Peril in the Western Arctic
The Trump administration is giving away Alaska’s public lands to corporate interests
Industry spin causes peril in the Arctic
The story of “Alaska” holds a lot of power over people. It conjures up images of harsh weather and environments—of people doing tough things and getting tougher doing them.
Extraction industries have coopted these stories by pushing a narrative of Alaska as a “resource extraction state,” as if marketing jargon can erase and ignore the sustainable economies that have allowed Alaskans to thrive for thousands of years.
Even the Western Arctic’s “legal” name—the National Petroleum Reserve–Alaska—makes it sound as if exploitation is its inherent purpose.
These false narratives serve Outsiders and profit interests, not the long-term health of Alaska and our future.
Trump’s Alaska giveaway
The Trump administration wants to sell off Alaska’s Arctic to private industry to prop up its “energy dominance” propaganda. Thankfully, there are laws to protect public lands, not enable the hasty lining of pockets—and that’s why we took the Trump administration to court earlier this year.
Yet, this administration is rushing to hand over public lands in the Western Arctic to foreign-owned oil and gas companies as fast as it can, without regard to the law or the public.
It rushed through the environmental review process for the Greater Mooses Tooth-2 oil project, despite the enormous impact on Alaskans who live nearby and depend on that area for their way of life.
It is rushing through the environmental review process for the Willow project, despite the project’s scope and size. Learn how this project poses massive risks to birds and wildlife and how you can speak out about your concerns.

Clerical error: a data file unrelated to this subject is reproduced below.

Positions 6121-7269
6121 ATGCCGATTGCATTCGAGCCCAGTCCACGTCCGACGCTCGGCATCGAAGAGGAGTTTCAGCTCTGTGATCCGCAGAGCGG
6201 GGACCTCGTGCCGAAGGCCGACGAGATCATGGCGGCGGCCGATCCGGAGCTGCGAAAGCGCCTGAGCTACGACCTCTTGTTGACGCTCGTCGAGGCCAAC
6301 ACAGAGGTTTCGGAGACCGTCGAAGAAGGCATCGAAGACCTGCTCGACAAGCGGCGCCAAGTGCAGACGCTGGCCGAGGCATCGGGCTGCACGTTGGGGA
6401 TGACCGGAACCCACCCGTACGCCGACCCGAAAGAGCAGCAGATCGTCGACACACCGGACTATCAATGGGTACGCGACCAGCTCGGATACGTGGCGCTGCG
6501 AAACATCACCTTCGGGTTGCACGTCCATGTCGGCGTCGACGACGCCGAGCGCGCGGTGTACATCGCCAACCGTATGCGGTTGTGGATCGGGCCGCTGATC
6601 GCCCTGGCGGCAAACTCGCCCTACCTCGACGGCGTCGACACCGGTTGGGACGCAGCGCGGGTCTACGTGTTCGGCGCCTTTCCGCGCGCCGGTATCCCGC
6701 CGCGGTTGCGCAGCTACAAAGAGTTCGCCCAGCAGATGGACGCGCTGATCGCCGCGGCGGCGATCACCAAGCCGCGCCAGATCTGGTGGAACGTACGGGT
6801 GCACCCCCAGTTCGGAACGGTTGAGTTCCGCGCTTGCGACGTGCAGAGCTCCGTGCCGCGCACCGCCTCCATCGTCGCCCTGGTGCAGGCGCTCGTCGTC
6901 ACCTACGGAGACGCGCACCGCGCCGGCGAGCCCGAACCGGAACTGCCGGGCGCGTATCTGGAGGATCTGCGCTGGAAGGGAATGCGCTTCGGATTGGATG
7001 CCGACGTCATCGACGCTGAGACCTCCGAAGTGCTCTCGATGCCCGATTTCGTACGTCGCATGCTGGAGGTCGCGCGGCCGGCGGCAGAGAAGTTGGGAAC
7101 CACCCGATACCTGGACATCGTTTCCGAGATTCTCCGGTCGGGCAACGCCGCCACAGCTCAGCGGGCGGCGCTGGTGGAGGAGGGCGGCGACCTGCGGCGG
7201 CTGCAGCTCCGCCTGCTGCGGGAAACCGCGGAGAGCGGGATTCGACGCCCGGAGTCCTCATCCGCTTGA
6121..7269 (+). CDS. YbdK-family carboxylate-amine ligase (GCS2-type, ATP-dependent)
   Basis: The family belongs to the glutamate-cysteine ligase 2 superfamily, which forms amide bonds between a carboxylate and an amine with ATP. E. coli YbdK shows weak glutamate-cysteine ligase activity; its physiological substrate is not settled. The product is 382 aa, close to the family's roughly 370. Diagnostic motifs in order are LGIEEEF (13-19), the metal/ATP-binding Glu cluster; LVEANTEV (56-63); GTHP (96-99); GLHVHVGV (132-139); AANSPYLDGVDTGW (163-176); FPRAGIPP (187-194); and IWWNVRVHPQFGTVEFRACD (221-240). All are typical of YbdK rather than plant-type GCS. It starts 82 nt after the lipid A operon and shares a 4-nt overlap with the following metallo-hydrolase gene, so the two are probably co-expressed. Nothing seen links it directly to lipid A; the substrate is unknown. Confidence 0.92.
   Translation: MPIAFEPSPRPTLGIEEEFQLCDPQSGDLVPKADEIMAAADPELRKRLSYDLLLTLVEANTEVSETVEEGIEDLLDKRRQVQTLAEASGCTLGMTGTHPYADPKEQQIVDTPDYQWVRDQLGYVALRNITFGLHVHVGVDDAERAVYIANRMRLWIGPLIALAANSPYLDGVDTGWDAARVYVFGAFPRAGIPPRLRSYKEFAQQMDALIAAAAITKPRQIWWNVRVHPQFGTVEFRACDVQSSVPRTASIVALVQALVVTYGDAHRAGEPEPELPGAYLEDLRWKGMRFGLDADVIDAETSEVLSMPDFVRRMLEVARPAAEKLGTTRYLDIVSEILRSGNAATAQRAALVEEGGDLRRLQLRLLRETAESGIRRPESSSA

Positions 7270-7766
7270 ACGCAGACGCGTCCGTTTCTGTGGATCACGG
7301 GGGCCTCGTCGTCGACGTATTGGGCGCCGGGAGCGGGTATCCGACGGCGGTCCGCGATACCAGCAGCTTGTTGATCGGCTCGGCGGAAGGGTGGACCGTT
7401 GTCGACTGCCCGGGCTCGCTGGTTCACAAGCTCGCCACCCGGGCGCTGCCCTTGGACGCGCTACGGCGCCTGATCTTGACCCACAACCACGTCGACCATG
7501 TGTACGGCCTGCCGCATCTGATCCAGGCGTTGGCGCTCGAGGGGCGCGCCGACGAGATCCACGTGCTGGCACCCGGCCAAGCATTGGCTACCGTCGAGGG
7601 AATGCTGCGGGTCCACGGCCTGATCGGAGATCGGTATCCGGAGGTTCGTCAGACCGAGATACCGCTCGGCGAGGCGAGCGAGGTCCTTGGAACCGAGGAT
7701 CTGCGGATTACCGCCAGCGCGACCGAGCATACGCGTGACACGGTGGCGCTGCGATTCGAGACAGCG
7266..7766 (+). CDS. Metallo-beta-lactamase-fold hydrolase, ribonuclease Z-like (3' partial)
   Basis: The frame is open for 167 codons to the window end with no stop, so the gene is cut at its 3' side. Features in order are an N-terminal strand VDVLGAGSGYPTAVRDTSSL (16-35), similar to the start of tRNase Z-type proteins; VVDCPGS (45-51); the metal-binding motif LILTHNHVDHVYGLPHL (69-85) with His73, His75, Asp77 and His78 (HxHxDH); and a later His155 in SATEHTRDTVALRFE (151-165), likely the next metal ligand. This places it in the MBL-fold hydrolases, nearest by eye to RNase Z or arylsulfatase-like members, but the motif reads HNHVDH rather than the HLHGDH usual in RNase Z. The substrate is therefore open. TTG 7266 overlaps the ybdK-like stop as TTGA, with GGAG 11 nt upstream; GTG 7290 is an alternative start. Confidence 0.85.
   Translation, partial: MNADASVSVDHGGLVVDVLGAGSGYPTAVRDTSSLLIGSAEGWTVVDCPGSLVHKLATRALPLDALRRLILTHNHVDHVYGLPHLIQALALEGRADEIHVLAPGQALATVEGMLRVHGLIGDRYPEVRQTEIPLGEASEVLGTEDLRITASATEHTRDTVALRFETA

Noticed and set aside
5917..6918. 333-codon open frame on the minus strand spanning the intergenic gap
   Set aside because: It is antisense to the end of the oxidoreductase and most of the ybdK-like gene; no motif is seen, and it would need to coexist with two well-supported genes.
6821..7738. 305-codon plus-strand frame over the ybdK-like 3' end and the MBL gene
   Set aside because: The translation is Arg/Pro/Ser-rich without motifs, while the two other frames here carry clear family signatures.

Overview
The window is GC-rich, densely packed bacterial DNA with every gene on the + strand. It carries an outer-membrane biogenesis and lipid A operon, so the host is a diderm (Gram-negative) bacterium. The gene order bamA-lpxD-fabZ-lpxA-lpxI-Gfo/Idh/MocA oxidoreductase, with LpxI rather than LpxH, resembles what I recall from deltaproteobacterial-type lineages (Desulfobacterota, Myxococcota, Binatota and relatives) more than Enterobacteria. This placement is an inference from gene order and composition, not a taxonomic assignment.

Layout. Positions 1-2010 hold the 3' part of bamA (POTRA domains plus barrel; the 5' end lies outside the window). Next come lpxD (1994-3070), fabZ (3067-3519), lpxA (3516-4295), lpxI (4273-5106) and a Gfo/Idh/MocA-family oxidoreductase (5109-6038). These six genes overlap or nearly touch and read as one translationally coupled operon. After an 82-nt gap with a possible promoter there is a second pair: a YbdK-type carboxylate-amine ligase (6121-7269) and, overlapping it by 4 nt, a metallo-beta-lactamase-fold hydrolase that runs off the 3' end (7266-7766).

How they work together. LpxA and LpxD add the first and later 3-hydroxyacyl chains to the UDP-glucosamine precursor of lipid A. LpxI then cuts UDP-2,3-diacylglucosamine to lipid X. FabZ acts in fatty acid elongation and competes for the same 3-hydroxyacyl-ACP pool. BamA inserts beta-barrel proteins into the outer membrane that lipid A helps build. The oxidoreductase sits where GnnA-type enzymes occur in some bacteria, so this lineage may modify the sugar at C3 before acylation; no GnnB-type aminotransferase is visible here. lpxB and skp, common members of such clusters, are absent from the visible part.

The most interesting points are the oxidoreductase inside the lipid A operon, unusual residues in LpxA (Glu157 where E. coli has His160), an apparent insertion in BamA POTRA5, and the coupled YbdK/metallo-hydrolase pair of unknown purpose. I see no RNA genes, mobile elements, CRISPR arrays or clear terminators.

It is pushing to modify the Integrated Activity Plan for the Western Arctic with the expressed goal of promoting oil and gas development in areas currently protected because of their critical importance to wildlife and people.
And, it intends to continue a leasing process that gives away public lands without adequately looking at the environmental impacts.
BLM broke the law
This administration broke the law during the 2017 lease sale in the Western Arctic. We will present oral argument in court on Friday, September 21, 2018, to explain how the Bureau of Land Management failed to protect our public lands.
BLM did not look closely at the impacts to wildlife, recreation, or subsistence use of the specific lands it decided to lease. It did not consider the overwhelming volume of proposed developments in the Western Arctic and look at the cumulative effect of these activities on wildlife, habitat, and people.
Our lawsuit, filed on behalf of five client groups, aims to hold agencies accountable for failing to take steps to protect fish, wildlife, habitat, and multiple human activities in the Western Arctic.
BLM knew that oil and gas developments were already causing serious impacts before the 2017 lease sale, yet it went ahead and gave away more of our public lands anyway.
That’s not oversight, it’s a free-for-all.
Take action now
The Bureau of Land Management is currently accepting public comments on the Willow project. It extended the deadline to September 20th. You can submit comments by email BLM_AK_Willow_Comments@blm.gov or mail, Attn: Willow MDP/EIS; 222 W. Seventh Ave., Stop #13; Anchorage, AK 99513-7504.
Trustees and other groups will keep you informed of other public comment periods in the weeks and months to come.